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Opportunities to Improve the U.S. Geological Survey National Water Quality Assessment Program The examples taken from U.S. Geological Survey (USGS) studies in Box 5-1 illustrate the value of conducting mass balance for NPS pollutants. They not only provide significant insights into, and understanding of the problem situation, but also guide the design for further data collection, such as selection of fixed-site monitoring stations, and aid in the interpretation of the data collected. Moreover, the mass-balance approach may be used to track historical changes and provide predictions into the future with changes in management alternatives, land use, or environmental-ecological conditions, and so on. There are also other simple conceptual frameworks that can be used to view mass balance data that give insight into the behavior of systems. These include the concepts of “retention” and “relative residence time.” Retention is defined as the fraction of inflow mass that is retained in a control volume (such as a reservoir) and can be represented by the equation: R = (inflow mass – outflow mass) ÷ inflow mass (Dillon and Rigler, 1974). This is an expression of net losses, or sedimentation of conservative (nonreactive) substances. Retention can be used to compare systems to each other and to determine its relationship with other factors. Residence time of a substance can be thought of as replacement rate and may be defined as T = control mass ÷ inflow mass per unit time. For example, if a reservoir holds 100 million gallons (MG) of water and the inflow rate is 50 MG per year, then the residence time of water Tw is (100 MG ÷ 50 MG per year), or 2 years. The residence time of a nutrient or pollutant can similarly be calculated. As discussed in Chapter 2, providing such simple measures for lakes and reservoirs where NAWQA data exist would be of benefit and likely stimulate further needed work. In conclusion, conducting mass balances on constituents of concern is a worthy effort for Cycle II of NAWQA. Mass balances identify the sources and sinks of pollutants and their fate. They are a central tool for obtaining a better understanding of a problem situation. The committee recommends that at least a conceptual mass balance be developed for nonpoint source pollutants and constituents of concern for TMDLs in all Cycle II study units. The reactivity of a given NPS pollutant may be generic, but the extent of biological and chemical reactions of the pollutant is highly dependent upon site-specific conditions. Moreover, having such a knowledge base of mass-balance data is essential for evaluating the effectiveness of alternative best management practics to reduce pollutant loads. Depending on the availability of funding and expertise, more comprehensive mass-balance (e.g., hydrologic or hydraulic water quality) models might be applied to the more critical pollutants of selected study units. Statistical Models of Water Quality As noted above, a statistical (or empirical) water quality model reflects greater attention to fitting the pattern in a data set than to describing mechanisms. Perhaps the simplest example of a statistical water quality model is the relation-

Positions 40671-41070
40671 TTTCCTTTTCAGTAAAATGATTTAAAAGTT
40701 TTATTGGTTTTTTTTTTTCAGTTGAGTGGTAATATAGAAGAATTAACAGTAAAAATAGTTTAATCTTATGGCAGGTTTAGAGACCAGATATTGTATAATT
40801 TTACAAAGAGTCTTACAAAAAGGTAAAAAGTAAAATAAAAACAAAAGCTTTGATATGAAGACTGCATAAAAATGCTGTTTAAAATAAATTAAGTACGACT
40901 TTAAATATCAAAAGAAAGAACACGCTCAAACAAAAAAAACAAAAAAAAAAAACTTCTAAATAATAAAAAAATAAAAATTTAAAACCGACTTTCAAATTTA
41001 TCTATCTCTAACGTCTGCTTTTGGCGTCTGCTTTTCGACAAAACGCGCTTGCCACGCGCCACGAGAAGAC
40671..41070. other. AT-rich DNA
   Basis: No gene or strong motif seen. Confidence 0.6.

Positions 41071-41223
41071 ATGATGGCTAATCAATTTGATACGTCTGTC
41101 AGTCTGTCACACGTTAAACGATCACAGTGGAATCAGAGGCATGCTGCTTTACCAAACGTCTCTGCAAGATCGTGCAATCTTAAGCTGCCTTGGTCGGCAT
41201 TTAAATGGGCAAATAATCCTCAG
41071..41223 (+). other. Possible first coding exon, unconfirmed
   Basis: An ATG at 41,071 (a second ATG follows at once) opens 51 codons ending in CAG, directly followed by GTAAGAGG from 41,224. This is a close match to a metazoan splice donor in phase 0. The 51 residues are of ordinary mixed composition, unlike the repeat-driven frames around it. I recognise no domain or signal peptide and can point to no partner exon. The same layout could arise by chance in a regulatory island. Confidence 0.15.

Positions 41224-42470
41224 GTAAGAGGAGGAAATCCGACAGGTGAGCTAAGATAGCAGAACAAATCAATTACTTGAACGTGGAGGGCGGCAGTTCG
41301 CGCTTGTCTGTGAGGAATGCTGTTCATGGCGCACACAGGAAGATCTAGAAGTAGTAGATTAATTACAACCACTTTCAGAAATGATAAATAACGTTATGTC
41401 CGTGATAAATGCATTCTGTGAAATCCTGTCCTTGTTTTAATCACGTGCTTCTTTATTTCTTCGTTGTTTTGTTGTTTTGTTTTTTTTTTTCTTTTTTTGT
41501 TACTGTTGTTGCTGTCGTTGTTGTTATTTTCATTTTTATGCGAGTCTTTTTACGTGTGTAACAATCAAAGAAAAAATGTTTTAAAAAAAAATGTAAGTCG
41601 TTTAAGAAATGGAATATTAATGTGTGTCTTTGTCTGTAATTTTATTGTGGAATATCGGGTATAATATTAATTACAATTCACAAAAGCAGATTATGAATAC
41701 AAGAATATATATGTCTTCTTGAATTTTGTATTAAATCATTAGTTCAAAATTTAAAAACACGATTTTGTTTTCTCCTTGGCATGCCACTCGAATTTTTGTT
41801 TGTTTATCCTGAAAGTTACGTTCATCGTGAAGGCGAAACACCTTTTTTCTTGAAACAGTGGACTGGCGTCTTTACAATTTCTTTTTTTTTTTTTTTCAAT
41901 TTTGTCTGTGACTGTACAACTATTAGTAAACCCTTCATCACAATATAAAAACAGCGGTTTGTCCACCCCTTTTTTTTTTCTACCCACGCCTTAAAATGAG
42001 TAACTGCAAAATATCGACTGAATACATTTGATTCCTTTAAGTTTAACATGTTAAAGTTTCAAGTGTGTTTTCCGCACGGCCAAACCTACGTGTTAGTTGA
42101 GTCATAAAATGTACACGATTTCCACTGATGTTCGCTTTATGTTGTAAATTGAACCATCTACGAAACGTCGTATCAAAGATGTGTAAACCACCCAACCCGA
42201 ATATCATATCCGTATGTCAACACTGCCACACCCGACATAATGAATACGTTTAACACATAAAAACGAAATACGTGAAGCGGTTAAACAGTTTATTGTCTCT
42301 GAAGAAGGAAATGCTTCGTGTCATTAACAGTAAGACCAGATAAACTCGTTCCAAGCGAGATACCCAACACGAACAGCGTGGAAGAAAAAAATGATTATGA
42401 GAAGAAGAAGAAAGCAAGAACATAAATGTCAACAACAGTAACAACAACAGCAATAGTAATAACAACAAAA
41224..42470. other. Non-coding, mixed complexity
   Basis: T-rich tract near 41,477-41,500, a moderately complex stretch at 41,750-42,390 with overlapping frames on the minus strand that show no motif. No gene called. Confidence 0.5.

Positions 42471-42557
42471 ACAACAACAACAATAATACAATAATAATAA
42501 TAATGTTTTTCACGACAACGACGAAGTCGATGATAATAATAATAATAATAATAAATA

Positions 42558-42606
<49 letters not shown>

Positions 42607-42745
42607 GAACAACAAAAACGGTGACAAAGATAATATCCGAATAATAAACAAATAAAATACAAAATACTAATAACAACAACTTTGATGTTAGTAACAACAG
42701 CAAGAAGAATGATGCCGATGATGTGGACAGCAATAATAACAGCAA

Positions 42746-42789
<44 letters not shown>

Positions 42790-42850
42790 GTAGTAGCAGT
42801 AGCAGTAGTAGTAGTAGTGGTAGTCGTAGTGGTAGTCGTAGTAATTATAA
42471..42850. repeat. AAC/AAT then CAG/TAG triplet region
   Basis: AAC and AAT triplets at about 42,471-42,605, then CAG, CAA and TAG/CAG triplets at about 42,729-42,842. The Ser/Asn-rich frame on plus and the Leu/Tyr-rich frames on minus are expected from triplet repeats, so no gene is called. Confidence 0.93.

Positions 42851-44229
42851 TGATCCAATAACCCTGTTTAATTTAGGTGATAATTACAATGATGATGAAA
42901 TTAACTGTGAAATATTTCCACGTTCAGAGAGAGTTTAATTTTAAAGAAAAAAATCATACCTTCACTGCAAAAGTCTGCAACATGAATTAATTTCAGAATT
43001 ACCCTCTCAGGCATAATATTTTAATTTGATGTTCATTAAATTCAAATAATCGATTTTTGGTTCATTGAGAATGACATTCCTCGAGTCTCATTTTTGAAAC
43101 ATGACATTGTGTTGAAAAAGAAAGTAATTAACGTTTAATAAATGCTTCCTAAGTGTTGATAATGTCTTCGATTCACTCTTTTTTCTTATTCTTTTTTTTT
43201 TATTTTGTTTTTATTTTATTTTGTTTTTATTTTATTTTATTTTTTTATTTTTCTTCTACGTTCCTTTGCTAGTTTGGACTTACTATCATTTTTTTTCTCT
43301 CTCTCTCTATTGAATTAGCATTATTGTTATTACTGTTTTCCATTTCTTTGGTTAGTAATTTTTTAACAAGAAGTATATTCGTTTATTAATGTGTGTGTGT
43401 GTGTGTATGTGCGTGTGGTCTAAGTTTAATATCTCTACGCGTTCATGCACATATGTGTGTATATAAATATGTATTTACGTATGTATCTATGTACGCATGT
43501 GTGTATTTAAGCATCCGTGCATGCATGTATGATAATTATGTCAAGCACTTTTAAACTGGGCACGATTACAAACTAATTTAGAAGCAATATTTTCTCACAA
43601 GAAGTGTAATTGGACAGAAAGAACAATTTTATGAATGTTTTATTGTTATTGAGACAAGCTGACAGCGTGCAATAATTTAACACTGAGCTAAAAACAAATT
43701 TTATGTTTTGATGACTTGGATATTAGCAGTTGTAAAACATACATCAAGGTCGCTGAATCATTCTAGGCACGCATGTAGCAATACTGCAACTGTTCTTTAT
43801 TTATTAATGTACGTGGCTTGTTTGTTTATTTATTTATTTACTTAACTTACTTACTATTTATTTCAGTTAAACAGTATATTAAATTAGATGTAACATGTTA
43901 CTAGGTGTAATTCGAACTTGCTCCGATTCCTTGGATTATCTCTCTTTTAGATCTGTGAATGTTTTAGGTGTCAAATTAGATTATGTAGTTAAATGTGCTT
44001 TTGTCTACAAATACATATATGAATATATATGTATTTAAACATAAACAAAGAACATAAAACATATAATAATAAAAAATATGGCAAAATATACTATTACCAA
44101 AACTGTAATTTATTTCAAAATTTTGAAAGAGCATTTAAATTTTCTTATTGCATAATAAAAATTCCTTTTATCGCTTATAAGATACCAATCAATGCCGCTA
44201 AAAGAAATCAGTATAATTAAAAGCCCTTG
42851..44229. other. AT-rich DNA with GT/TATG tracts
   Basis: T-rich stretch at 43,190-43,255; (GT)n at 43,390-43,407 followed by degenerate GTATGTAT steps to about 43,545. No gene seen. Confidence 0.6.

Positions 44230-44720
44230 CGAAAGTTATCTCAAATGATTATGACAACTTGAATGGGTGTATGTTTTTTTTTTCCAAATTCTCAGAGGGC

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Opportunities to Improve the U.S. Geological Survey National Water Quality Assessment Program BOX 5-1 Examples to Illustrate the Utility of Models Used by USGS The question of why mass balances and other model applications should be conducted is addressed below. Five examples of computations by NAWQA or other USGS study teams are briefly summarized to underscore the significance of their findings or implications. Example 1. Alexander et al. (2000) studied the effect of stream size on the delivery of nitrogen to the Gulf of Mexico. This study examined the flux of nitrogen from the Mississippi River to shallow waters of the Louisiana shelf in the Gulf of Mexico causing eutrophication and seasonal hypoxia. The average first-order loss rate of nitrogen shows rapid decline with channel size from 0.45 to 0.0005 per day. The proximity of nitrogen sources discharged into large streams and rivers is a major determinant of downstream transport of nitrogen to coastal waters. Example 2. Puckett et al. (1999) estimate nitrate contamination in an agro-ecosystem on an outwash aquifer using a nitrogen mass-balance budget. The Otter Tail outwash area (west central Minnesota) is intensively cropped. The nitrogen mass balance reveals that croplands contributed 89 percent of the excess total nitrogen, and fertilizers were the primary source of nitrogen leaching into the glacial outwash. If it were not for denitrification, the average nitrate leaching losses would be 19.3 instead of 10.8 kg of nitrogen per hectare-year. Example 3. McMahon and Woodside (1997) examined the nutrient mass balance for the Albemarle-Pamlico drainage basin in North Carolina and Virginia. The mass balance on total nitrogen and total phosphorus indicates the relative importance of agricultural NPS, the equal importance of atmospheric sources of nitrogen and phosphorus as compared to crop fertilizer, and the large amounts of nitrogen and phosphorus that are unaccountable or residual in the mass balance. The residuals reflect the uncertainty and error associated with estimating the various total nitrogen and total phosphorus mass-balance compartments. Example 4. Bachman and Phillips (1996) estimated the baseflow nitrogen load into the Chesapeake Bay. Nitrogen concentrations in well-drained soils were higher than in poorly drained soils. About 40 percent of the total nitrogen into the bay is from baseflow, indicating the importance of groundwater-stream interactions. Example 5. Smith et al. (1997) conducted a regional interpretation of a national water quality monitoring system. SPARROW was used to reduce problems of data interpretation caused by sparse sampling, network bias, and basin heterogeneity. The constructed regression models of total nitrogen and total phosphorus for monitoring 414 National Stream Quality Accounting Network streams throughout the conterminous United States provided insight into important sources and processes affecting nutrients in watersheds.